• It should support pre-commit and post-commit review workflows equally (un-opinionated / does not impose a particular workflow)
  • It should support for pull requests
  • It should enable deep integration with bugzilla
  • It should have LDAP integration
  • It should be open source
  • It should be under active development, and not rely too heavily on Wikimedia involvement
  • It should have built-in SSH support
  • It should be something Ops will migrate to as well
  • It should offer self-serve account creation

Overview of Alternatives[edit | edit source]

This section is a light overview of all of the options we're considering or should consider.

Integrated options[edit | edit source]

Integrated option means it manages the repositories as well as the review process.

Standalone code review tools[edit | edit source]

These tools profess to do the job of code review completely independently of repository management

Standalone repo management tools[edit | edit source]

These tools don't provide code review, but only provide access control for the repository.

  • Gitosis
  • Gitolite

Git repo viewers[edit | edit source]

  • gitweb (default with Git and Gerrit)
  • cgit

Serious Alternatives[edit | edit source]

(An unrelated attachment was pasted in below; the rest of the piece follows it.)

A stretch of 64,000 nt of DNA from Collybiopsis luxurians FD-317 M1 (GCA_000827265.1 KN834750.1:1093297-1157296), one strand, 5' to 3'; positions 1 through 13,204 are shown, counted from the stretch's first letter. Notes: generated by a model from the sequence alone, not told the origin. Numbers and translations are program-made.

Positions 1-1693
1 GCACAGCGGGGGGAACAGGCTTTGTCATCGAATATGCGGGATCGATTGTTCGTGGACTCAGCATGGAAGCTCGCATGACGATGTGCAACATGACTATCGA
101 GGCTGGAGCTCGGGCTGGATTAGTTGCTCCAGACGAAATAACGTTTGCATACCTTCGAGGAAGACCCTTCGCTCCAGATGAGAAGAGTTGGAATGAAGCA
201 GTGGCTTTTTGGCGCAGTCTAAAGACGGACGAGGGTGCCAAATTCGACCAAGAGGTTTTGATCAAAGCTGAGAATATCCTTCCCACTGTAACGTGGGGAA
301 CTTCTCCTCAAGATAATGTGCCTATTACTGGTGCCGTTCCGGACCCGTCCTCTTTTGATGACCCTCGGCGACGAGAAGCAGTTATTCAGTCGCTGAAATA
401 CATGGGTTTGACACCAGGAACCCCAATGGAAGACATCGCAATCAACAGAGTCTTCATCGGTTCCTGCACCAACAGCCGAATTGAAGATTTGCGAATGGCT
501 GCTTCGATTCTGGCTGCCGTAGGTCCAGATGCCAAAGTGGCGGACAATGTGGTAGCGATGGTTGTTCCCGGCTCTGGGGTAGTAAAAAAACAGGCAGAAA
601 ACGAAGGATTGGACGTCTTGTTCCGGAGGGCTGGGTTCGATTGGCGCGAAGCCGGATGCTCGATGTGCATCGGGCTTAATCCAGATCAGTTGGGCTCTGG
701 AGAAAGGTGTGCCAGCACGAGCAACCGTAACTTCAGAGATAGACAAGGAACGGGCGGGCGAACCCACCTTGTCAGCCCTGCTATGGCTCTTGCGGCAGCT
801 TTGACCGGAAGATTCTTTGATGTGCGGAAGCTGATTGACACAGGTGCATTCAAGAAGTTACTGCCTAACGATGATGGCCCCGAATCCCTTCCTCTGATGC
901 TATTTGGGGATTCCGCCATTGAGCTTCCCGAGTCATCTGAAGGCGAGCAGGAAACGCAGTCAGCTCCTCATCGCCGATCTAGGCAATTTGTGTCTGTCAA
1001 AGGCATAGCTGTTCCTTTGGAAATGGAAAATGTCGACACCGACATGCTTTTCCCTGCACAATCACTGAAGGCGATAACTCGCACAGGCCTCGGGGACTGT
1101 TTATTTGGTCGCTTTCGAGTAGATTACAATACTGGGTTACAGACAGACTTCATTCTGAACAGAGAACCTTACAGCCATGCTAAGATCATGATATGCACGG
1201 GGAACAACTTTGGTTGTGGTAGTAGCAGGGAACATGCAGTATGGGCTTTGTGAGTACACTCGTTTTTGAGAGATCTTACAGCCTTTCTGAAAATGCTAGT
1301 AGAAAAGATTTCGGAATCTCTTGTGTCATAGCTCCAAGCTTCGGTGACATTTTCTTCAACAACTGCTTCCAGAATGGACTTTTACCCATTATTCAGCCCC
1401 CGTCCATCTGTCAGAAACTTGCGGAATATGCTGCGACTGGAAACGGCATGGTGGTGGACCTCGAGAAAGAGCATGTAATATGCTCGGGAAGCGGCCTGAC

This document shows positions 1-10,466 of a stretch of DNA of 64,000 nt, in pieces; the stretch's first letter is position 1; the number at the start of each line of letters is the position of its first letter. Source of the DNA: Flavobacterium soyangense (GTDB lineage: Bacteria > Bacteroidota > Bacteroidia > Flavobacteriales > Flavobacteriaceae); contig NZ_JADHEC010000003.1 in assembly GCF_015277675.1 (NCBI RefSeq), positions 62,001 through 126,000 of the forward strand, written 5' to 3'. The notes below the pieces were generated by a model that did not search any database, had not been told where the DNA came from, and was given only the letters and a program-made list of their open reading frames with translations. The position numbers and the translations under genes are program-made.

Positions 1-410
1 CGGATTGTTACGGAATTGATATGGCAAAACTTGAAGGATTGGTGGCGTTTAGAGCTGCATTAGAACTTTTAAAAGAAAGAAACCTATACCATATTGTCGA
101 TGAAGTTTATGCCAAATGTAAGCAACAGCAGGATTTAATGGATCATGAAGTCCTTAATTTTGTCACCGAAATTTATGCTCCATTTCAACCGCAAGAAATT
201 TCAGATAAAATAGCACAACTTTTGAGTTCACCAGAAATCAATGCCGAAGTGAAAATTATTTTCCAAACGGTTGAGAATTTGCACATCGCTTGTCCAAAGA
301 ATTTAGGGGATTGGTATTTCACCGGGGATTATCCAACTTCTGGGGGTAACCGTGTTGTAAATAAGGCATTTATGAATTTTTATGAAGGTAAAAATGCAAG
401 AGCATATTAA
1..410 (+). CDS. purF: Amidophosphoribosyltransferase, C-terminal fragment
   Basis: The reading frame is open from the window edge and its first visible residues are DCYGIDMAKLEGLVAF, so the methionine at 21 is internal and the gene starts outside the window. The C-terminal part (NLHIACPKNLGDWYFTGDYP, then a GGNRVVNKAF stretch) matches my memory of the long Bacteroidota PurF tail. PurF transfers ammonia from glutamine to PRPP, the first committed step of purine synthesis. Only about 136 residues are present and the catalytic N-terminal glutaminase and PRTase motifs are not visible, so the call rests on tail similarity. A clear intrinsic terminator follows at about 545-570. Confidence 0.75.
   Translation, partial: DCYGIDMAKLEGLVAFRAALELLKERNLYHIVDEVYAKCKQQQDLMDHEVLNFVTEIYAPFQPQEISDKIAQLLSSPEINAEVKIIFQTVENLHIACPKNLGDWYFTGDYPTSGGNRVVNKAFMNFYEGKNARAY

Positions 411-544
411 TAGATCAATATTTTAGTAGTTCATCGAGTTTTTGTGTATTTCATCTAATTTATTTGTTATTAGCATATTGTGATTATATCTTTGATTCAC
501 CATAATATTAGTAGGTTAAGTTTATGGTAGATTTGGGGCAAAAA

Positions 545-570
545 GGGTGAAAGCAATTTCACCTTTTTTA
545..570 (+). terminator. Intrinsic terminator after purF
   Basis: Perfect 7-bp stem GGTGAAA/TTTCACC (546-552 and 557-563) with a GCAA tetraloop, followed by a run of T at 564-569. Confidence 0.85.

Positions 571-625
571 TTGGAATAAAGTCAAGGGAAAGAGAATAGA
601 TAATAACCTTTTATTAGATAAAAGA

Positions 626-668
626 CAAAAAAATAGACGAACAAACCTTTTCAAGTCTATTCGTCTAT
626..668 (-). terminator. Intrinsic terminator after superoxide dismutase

This section is to enumerate the set of complete alternatives, with serious advocates and a credible plan to address deficiencies. If there is an option you believe deserves serious consideration, please add a new section for it.

Staying with Gerrit[edit | edit source]

The case for Gerrit[edit | edit source]

Primary editor: Chad Horohoe. Others should feel free to contribute.
  • LDAP integration. LDAP is a requirement for tie-ins with Labs and other developer/operations projects. Gerrit supports this out of the box with minimal configuration.
  • Robust ACL. Gerrit has the ability to grant/deny permissions on the repository level and even down to the branch level. This is important because different teams have different workflows for their branches.
    • Additionally, Labs requires a private repository for puppet.
  • Automatic merge on approve, unlike Phabricator that only works with patches (which then must be applied to the repository).
  • Open source, under active development. Using free and open source software is very important to our community, and Gerrit is licensed under the Apache License. Additionally, the Gerrit project has a very active development community that is highly responsive to feedback, questions, and contributions. Google develops Gerrit to support the Android Open Source Project (AOSP), but there are many other contributors, including Qt and OpenStack.
  • Quick release cycle. 2.2.x, 2.3.x and 2.4.x have all been released in the last year (with 2.3 and 2.4 both in the last several months). The branching of 2.5 is currently being discussed.